Blackwater's California Wildfire Relief Efforts Backfire With Local Residents
While hundreds of thousands of citizens were fleeing Southern California's wildfires in October, Blackwater USA was charging back in.
While the fires still burned, executives from the private security firm personally delivered food and supplies to displaced residents and eventually set up temporary housing.
But don't accuse Blackwater of taking advantage of the disaster for the purposes of self-promotion. The company insists that it is just a friendly corporate citizen.
"There is nothing political about it," said Anne Tyrell, Director of Public Affairs for Blackwater USA in a Friday phone conversation. "We're helping our fellow people out there who need it."
Around the time of the fires, public and congressional scrutiny on the North Carolina-based company was reaching a fever pitch. Congress initiated a series of hearings and legislative efforts in the aftermath of the killing of 17 civilians in Iraq in September. And Blackwater had to be fearful of how its controversial work overseas might imperil its efforts to build an 824-acre training facility near Potrero, California, ground zero for the Harris Fire, which burned 90,000 acres.
Anti-Blackwater activists who are trying to stop the facility from being built started adding to the company's PR headaches. They warned that the Blackwater West base might light up San Diego County's chaparral again with future live fire training exercises. With a recall election in Potrero scheduled for December that could derail the project, the disaster seemed likely to help the activists' cause.
But quickly enough, Blackwater fought back with an aggressive public relations offensive.
The company's local vice president first tried to tamp down claims that the proposed San Diego County base would pose a fire hazard. Brian Bonfiglio told the Virginian-Pilot that the base could actually help fight future wildfires.
Local news outlets then started reporting on Bonfiglio racing to the rescue in his white Hummer, ferrying supplies to small town dwellers cut off from the outside world by the fires. Blackwater then arranged to bring in even more supplies than could fit into Bonfiglio's truck.
Ultimately, Blackwater set up a tent city for up to 88 people displaced by the fires, and offered them electricity and other necessities.
Tyrell, the company's spokeswoman, went to pains to emphasize that Blackwater's help to fire-affected Californians was occurring on a small, person-to-person scale. She pointed out that company's west coast operation does not extend much beyond Bonfiglio himself.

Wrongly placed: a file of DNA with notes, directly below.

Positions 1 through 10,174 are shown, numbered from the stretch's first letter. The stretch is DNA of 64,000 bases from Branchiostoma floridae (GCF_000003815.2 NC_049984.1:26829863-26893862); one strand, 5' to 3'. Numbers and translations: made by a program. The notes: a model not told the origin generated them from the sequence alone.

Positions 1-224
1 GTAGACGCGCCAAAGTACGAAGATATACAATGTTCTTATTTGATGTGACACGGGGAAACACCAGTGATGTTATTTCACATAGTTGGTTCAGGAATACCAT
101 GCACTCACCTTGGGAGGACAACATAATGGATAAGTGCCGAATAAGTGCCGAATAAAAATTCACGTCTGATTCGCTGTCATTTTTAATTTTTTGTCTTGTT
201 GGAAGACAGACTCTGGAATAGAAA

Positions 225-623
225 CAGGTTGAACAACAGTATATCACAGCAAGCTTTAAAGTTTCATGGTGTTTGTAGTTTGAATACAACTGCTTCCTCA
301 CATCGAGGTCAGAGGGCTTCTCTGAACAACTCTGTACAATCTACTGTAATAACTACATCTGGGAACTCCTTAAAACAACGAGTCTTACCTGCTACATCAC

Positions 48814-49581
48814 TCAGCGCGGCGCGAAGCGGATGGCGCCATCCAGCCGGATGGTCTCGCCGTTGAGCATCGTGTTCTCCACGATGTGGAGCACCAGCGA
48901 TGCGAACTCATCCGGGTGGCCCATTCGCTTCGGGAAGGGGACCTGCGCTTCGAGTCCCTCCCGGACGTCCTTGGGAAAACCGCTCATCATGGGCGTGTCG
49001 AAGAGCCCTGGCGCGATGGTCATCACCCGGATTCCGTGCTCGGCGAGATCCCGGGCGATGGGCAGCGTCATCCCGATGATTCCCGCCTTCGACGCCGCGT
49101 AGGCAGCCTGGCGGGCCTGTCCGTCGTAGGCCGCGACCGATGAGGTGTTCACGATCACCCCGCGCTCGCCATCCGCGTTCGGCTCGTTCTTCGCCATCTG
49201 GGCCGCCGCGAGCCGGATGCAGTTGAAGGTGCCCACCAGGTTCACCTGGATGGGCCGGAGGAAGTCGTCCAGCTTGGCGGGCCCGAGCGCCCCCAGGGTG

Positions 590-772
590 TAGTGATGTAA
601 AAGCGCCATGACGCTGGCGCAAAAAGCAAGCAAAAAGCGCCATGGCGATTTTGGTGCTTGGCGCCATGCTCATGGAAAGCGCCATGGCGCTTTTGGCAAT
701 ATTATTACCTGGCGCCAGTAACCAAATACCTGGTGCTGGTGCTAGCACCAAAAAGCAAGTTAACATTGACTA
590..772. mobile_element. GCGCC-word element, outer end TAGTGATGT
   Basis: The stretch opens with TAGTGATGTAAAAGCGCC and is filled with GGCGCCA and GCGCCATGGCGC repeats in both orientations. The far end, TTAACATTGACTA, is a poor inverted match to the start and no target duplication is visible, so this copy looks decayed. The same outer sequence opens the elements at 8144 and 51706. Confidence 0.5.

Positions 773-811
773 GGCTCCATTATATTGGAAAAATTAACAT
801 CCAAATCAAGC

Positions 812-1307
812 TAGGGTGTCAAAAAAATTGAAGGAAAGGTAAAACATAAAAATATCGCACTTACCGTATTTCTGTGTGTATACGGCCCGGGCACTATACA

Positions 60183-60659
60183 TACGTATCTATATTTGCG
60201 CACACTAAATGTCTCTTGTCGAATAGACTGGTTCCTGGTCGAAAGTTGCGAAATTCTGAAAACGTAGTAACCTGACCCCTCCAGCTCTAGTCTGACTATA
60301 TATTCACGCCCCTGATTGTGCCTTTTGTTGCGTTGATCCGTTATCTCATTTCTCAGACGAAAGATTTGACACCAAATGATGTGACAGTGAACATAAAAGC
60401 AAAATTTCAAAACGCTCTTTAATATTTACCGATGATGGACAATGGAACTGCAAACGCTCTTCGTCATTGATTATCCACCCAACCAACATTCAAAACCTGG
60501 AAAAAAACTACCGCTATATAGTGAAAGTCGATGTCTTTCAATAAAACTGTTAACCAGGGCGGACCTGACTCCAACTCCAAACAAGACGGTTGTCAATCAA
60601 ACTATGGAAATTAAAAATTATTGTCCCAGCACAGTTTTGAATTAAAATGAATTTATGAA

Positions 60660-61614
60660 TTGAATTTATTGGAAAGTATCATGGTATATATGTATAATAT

But the company's own photos showed that it was ready to engage in a significant effort, deploying a well-equipped "rapid response team" as it erected the tent city.
Even with the Blackwater brand front and center in the photo the company distributed, Tyrell sought to portray the company's role in the tent city modestly.
"We may have provided the 'big' items but we are just one spoke in a very big wheel, meaning that there are upwards of 5 different organizations involved with the site," she wrote.
Many area residents, even those who had been strongly critical of the proposed Blackwater West facility, were thankful for the company's contributions. But the public radio station KPBS reported that Blackwater had used its leverage with local politicians and law enforcement to get past road closures. And critics of the Blackwater West site allege that at the same time, other private relief efforts were prevented from going into the areas burned by the Harris Fire.
"There were some people who were attempting to bring supplies up but they were turned away by the Sheriff's Deputy," in Potrero, said Raymond Lutz, Coordinator of Citizens Oversight Projects, which is fighting the Blackwater West facility. "Blackwater came in at the same time, and they gave supplies to people who came up, and the relief station was manned by pro-Blackwater people, and they made their Blackwater hat pins available. It was orchestrated."
Blackwater USA denies that it had any privileged access to the areas affected by the fire.
"Anyone delivering supplies during the time that we were could have passed through the checkpoint traveling from Campo to Potrero," Tyrell insisted. "Based on the obvious trailer full of stuff and explanation, you were permitted to proceed."
But whether or not the company had privileged access, its temporary tent housing isn't getting many takers. The San Diego Union Tribute reported that only two displaced residents were sleeping in the facility, which is being run by relief workers from the Churches of Christ.
"A lot of people I talked to, they're not really interested because of Blackwater," said one local resident.
To an activist fighting the west coast base, it wasn't a surprise that local residents expressed concern.
"They will get special access to authorities, and they are by definition not under anybody's laws yet again," argued Rick Jacobs of the Courage Campaign. "The way they did it underscores why people are worried about them."